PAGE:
This article introduces Pierre Bourdieu’s notions of field, interest, and symbolic power into the study of global environmental politics, for the purpose of positioning the Intergovernmental Panel on Climate Change (IPCC) within the international field of climate politics. Revisiting historical accounts of the IPCC’s establishment, the article explores the IPCC’s role in generating international interest in climate change and the field of forces and struggles that has emerged around the organization and its assessment activities as a result. The IPCC continues to hold a central position within the climate field because of its symbolic power to construct the meaning of climate change. This makes the organization, its assessment activities, and the knowledge it produces central objects of struggle within the climate field, and the forces that this contestation produces structure all aspects of the IPCC and its work. The article identifies how developing-country attitudes, climate skepticism, and bandwagoning impact the IPCC’s place in climate politics and its assessments of the climate problem.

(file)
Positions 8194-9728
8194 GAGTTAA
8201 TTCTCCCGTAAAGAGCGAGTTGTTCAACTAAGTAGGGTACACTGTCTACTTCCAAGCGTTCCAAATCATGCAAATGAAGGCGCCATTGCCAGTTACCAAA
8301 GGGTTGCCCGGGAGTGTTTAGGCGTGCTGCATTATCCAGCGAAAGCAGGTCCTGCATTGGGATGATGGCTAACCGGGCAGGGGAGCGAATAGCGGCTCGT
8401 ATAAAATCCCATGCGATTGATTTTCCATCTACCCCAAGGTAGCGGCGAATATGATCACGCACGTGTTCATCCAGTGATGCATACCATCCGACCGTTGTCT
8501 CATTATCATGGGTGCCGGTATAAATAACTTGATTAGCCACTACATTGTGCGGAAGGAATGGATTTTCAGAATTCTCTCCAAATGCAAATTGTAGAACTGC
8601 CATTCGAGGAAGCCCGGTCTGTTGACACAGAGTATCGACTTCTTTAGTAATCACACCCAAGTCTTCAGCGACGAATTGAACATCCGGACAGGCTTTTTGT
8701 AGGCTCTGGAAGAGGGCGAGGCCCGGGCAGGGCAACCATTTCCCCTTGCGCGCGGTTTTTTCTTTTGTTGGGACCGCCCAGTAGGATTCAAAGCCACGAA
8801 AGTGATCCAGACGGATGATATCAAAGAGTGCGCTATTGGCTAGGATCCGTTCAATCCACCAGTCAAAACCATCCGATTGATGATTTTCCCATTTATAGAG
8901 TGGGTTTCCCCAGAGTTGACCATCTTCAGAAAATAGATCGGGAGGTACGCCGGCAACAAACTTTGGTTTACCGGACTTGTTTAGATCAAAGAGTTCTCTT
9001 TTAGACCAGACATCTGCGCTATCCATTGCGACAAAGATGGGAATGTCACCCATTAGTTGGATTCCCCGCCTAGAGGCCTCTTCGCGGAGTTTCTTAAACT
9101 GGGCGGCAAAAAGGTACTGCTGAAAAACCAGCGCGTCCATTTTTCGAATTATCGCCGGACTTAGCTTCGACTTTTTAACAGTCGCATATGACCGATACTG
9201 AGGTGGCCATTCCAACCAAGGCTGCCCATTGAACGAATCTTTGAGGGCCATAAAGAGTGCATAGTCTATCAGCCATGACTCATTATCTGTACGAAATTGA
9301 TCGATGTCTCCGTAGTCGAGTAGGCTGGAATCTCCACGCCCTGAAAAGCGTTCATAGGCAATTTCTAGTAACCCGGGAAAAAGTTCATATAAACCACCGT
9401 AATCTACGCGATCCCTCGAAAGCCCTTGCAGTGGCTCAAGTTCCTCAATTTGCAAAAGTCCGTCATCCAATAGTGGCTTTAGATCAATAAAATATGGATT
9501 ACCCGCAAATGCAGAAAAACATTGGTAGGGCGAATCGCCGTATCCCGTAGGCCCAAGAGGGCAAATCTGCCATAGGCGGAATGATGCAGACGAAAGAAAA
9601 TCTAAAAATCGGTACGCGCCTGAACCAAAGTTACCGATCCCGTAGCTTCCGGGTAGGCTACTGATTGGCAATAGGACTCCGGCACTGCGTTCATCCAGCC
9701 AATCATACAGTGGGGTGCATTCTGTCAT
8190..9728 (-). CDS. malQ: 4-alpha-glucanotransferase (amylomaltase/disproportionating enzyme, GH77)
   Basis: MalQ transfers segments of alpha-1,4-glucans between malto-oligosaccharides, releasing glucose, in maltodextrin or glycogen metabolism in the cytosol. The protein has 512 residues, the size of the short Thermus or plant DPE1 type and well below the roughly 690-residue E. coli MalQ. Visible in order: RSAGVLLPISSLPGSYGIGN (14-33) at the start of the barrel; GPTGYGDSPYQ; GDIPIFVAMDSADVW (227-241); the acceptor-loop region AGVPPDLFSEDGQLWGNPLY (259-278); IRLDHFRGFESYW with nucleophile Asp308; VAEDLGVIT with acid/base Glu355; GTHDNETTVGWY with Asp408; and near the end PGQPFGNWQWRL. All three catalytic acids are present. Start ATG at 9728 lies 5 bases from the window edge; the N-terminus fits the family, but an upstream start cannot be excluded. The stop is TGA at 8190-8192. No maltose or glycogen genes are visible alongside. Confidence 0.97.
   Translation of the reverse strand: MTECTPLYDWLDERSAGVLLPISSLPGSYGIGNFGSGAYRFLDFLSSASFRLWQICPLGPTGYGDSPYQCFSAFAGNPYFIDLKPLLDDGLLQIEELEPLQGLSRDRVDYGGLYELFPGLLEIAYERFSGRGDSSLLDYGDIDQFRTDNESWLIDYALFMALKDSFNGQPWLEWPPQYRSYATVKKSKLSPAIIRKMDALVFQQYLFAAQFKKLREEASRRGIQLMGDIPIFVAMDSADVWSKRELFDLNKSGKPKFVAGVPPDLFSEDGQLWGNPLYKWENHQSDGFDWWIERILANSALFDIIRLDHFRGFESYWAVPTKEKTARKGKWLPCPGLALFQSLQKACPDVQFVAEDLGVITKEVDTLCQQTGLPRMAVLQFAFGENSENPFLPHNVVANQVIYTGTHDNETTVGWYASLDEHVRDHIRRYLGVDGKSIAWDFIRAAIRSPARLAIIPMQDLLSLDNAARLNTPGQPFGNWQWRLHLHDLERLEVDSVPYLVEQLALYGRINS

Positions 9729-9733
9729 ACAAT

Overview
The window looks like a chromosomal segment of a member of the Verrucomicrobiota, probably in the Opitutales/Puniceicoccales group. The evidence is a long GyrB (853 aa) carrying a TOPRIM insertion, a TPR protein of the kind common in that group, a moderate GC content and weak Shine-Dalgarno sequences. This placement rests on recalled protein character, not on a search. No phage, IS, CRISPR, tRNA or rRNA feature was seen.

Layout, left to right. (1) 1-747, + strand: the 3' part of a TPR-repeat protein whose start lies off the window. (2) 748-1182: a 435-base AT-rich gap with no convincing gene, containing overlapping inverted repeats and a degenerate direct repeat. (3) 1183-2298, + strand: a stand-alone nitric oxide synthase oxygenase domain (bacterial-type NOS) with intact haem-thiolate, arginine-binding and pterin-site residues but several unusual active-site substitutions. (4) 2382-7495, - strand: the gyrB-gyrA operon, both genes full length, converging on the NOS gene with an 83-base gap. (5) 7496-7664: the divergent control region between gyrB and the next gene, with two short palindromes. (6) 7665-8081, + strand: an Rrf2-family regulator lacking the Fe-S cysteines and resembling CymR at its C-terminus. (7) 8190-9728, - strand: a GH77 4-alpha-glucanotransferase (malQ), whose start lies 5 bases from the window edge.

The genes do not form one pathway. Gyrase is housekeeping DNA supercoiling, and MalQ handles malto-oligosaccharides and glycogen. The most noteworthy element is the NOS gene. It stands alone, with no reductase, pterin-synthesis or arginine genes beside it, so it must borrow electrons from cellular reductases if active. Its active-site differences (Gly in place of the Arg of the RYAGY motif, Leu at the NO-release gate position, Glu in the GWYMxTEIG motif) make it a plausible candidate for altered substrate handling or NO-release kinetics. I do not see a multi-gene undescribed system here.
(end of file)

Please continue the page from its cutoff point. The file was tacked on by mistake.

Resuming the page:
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pp. 85-104
Launched on MUSE
Open Access
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